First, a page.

This is not really my thing, as clever and artistic as it may be, but what really got me was some fish in a little tank where the water was very green and really should have been changed.
In galleries 1 and 2 was an exhibition by Peter Fraser, ‘Mathematics’, a photographer whose work I’ve never seen. But photography I can’t recall seeing there on previous visits so it was quite a revelation to see some on the walls.
Reflecting on the idea that time, space, and everything within it, can be described mathematically; her brings together a series of photographs of seemingly disparate and unrelated objects and encounters – including still lifes, landscapes and portraiture.
Maybe, but many of them were not particularly good photography to me and I’m always baffled by any artist/photographer who can’t be bothered to title their work. However it redeemed itself for me by showing a few really lovely works, and I guess that’s as good as it would get for any artist; I know the feeling well, some you win some you don’t.
As it was a quiet time, a lovely Italian volunteer lady by the name of Sara made it a really nice visit to this gallery as she walked around with me and we just talked about it. I told her about the traditional composition rule of thirds which first she didn’t understand but as soon as I pointed it out on a couple of the pictures and where it was absent on others she then understood completely.
The visit was enhanced by the café, and as it was a glorious day, sitting outside in the interesting sloping garden with a cup of tea, it could have been anywhere but the roar of the traffic was always there.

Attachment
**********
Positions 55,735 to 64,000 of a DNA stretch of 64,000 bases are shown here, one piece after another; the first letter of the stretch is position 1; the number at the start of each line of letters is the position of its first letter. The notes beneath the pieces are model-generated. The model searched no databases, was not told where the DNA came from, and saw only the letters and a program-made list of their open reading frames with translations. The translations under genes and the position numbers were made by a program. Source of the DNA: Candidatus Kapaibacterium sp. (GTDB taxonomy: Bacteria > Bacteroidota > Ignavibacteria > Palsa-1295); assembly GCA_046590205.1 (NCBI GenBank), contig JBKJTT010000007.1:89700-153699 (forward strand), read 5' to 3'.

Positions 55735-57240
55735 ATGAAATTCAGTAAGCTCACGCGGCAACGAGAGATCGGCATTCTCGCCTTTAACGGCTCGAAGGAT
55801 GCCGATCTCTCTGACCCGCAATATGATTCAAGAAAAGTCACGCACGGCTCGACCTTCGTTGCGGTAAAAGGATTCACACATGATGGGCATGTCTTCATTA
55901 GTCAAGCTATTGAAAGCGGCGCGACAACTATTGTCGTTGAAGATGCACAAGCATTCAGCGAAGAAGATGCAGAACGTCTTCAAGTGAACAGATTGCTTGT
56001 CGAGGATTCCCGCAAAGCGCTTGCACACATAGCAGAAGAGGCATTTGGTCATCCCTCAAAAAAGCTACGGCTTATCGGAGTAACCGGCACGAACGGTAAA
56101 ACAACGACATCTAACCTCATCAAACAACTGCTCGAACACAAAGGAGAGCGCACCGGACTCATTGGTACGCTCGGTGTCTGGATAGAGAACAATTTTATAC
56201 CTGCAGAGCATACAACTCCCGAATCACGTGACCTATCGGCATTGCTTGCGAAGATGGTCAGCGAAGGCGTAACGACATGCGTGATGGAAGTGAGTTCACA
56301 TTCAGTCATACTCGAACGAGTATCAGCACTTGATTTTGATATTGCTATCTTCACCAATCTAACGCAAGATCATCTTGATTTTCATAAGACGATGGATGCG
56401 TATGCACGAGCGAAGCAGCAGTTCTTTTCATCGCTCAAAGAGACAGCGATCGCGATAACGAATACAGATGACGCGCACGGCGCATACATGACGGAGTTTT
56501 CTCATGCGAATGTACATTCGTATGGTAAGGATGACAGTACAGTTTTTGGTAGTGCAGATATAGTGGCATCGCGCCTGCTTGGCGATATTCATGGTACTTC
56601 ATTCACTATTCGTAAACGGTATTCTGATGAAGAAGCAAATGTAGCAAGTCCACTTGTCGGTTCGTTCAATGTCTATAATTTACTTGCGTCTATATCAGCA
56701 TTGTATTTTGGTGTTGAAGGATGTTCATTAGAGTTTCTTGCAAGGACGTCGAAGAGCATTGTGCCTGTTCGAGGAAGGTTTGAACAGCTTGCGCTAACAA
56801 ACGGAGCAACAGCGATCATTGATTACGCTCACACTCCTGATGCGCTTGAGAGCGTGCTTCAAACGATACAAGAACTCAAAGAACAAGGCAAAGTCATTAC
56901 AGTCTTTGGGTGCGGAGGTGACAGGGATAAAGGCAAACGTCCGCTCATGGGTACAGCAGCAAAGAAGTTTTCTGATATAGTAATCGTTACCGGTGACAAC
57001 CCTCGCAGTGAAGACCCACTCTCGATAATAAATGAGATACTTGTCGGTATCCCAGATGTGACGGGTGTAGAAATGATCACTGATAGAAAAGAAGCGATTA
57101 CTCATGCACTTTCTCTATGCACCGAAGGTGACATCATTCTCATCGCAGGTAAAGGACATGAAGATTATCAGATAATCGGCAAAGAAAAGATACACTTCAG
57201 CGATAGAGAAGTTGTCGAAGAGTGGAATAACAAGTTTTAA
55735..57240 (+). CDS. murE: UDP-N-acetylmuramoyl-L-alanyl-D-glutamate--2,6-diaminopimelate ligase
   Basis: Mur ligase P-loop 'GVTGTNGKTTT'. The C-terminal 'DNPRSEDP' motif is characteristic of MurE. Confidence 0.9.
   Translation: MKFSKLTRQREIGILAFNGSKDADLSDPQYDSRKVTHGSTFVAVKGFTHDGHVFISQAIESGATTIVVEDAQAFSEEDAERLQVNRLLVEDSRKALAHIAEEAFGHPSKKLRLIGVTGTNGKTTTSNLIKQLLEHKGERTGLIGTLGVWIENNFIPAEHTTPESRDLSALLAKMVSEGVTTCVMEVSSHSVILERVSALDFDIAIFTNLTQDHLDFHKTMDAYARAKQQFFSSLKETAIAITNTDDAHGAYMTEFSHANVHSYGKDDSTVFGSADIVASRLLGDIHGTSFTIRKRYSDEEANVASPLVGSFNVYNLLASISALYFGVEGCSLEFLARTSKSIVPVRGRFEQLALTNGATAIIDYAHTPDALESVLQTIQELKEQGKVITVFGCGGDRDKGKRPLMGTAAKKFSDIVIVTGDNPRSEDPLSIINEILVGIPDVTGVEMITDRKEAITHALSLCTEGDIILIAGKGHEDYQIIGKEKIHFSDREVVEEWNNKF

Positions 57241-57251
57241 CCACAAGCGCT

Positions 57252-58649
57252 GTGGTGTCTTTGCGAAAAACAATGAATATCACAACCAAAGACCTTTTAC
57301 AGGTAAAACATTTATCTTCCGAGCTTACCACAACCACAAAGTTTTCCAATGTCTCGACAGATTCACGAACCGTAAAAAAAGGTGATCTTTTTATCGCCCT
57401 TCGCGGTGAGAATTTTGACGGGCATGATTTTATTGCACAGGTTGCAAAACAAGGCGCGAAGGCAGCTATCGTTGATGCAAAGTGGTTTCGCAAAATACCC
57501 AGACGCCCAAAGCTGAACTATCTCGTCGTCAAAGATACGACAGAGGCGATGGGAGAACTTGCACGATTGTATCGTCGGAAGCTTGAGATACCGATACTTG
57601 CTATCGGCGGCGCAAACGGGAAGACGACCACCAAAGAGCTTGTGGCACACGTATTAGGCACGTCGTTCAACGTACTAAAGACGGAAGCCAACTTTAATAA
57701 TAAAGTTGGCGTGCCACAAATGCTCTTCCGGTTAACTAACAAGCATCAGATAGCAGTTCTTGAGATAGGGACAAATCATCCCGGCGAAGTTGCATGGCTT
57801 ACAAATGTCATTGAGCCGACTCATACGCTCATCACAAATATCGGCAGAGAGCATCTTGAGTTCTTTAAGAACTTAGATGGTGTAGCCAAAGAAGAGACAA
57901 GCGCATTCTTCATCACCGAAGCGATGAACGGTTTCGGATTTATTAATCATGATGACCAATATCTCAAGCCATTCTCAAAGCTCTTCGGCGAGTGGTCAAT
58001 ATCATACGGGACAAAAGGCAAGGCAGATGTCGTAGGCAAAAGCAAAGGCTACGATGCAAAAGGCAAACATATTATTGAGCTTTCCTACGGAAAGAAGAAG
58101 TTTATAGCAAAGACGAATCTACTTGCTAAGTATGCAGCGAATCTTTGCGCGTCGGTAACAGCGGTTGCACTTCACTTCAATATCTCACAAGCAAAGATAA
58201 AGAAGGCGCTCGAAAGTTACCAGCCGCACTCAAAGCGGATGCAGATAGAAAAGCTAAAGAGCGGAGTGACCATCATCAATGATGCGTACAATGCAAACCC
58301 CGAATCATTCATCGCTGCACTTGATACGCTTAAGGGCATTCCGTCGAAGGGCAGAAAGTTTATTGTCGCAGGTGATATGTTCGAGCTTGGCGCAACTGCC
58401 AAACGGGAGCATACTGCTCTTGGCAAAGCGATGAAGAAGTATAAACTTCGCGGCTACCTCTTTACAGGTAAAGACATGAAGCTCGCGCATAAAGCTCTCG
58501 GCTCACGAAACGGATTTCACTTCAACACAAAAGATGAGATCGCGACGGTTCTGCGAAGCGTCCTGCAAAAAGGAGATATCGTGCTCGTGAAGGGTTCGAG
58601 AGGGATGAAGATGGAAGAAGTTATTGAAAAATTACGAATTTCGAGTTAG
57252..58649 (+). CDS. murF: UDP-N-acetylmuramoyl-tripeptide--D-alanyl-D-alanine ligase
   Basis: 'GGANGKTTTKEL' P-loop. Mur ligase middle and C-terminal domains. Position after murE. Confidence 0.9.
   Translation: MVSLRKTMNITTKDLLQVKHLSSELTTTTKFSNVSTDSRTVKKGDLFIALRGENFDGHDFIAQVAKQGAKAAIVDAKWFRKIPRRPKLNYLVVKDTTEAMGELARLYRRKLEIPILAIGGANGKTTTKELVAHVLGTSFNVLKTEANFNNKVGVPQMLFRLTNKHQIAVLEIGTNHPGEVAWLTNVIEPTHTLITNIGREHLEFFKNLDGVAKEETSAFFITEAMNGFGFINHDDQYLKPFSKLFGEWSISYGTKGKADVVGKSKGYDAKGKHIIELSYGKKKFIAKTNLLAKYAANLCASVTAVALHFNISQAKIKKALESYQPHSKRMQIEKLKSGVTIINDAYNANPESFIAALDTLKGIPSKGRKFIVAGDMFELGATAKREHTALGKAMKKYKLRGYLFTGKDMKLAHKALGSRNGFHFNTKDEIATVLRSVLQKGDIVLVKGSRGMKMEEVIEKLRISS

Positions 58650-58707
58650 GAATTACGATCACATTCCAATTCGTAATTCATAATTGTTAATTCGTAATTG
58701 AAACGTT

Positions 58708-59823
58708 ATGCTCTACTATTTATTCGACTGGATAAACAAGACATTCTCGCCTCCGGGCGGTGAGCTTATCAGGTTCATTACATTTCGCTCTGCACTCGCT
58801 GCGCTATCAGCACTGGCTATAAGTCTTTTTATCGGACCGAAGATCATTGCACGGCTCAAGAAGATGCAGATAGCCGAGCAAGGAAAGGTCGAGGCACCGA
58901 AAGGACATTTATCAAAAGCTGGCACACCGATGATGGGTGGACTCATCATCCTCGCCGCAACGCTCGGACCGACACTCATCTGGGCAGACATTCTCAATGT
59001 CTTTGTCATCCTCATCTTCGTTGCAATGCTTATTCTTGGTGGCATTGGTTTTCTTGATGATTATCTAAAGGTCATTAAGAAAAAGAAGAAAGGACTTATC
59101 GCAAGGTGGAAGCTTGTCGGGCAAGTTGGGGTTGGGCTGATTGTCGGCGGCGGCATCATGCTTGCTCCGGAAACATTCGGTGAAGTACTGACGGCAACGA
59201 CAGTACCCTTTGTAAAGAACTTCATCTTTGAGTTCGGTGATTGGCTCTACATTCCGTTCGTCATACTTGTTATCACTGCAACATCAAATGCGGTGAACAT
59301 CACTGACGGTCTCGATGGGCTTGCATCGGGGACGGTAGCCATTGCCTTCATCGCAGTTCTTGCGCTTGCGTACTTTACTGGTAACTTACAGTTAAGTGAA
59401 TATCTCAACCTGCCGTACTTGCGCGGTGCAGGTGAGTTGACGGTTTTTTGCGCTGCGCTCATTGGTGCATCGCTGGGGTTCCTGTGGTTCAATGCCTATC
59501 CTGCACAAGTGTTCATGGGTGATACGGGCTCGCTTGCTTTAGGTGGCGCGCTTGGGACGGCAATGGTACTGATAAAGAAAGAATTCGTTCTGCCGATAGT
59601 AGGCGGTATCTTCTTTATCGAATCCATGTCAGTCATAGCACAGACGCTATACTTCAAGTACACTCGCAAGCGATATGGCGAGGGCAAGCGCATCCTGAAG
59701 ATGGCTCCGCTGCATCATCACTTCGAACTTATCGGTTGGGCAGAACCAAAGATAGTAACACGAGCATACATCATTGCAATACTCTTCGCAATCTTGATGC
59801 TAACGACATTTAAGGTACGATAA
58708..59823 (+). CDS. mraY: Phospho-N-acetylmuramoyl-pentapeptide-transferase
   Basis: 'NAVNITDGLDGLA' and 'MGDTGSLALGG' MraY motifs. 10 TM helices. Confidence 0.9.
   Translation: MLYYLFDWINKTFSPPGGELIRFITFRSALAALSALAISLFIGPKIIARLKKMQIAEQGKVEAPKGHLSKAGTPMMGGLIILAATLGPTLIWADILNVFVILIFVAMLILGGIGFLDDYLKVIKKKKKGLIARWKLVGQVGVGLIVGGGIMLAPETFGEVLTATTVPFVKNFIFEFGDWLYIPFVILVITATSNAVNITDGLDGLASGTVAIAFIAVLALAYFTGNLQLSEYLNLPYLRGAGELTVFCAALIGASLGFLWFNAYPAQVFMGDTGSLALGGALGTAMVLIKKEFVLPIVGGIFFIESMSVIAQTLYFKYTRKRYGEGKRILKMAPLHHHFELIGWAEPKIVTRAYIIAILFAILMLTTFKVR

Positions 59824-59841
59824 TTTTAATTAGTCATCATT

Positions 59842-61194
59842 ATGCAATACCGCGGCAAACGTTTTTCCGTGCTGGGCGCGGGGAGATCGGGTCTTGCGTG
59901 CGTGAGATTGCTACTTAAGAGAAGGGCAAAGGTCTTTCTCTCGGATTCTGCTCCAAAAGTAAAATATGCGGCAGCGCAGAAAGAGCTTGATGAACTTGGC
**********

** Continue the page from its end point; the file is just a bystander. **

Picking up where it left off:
This is somewhere I will visit again now that photography is on show; I shall see what else they put on as photography exhibitions always interest me being one myself. I can learn from anybody, and do, I know I’ll never stop learning.
All in all, some nice spacious galleries and a very good place to view interesting exhibitions and have a tea/coffee in a pleasant garden on the corner of Finchley Road and Arkwright Road.
Brixton is for me one of those places I’ve only been to a couple of times but through many more back in my teenage years on my way to Brighton riding my James Captain 200 cc motorbike.
At the southern end of the tube’s Victoria Line, the market is just around the corner from the exit and easy to find. As soon as I entered the covered alleyways and streets it comprises of I was taken back to other worlds. The aromas could have been from many South East Asian countries I’ve known but it was much more Afro Caribbean by virtue of the local people.
The market comprises around 80 street traders selling all manner of things and with a huge variety of fish, fruit and vegetables on stalls looking so fresh and inviting, not like the tired looking versions covered in shrink-wrapped plastic in supermarkets we have got so used to.
Being a very multi-cultural area, the cafes and bijou restaurants offer a wide range of catering for many tastes.
When you tire of the colours, aromas and sights of the market, head over to Bookmongers in Coldharbour Lane next to the Ritzy Cinema which has great posters of film stars adorning the wall, including one of Charlie Chaplin who was born not far from here in East Street in 1889.
Bookmongers is a wonderful second-hand bookshop is where you can spend some time to recover your calm after the sights, sounds and aromas of the market before heading back home.
Brixton Market is a good place to witness the sights and feel the spirit of London today in all its multi-racial ethnic diversity, something that makes it the best city in the world bar none.
Around the age of ten years old, my father got me interested in stamp collecting, something he had done for many years. I loved looking at the tiny bits of paper from all over the world as I stuck them into my album, trying to imagine what the countries were really like. Later on, this curiosity would lead me to travel to many countries to find out if they lived up to my boyhood expectations.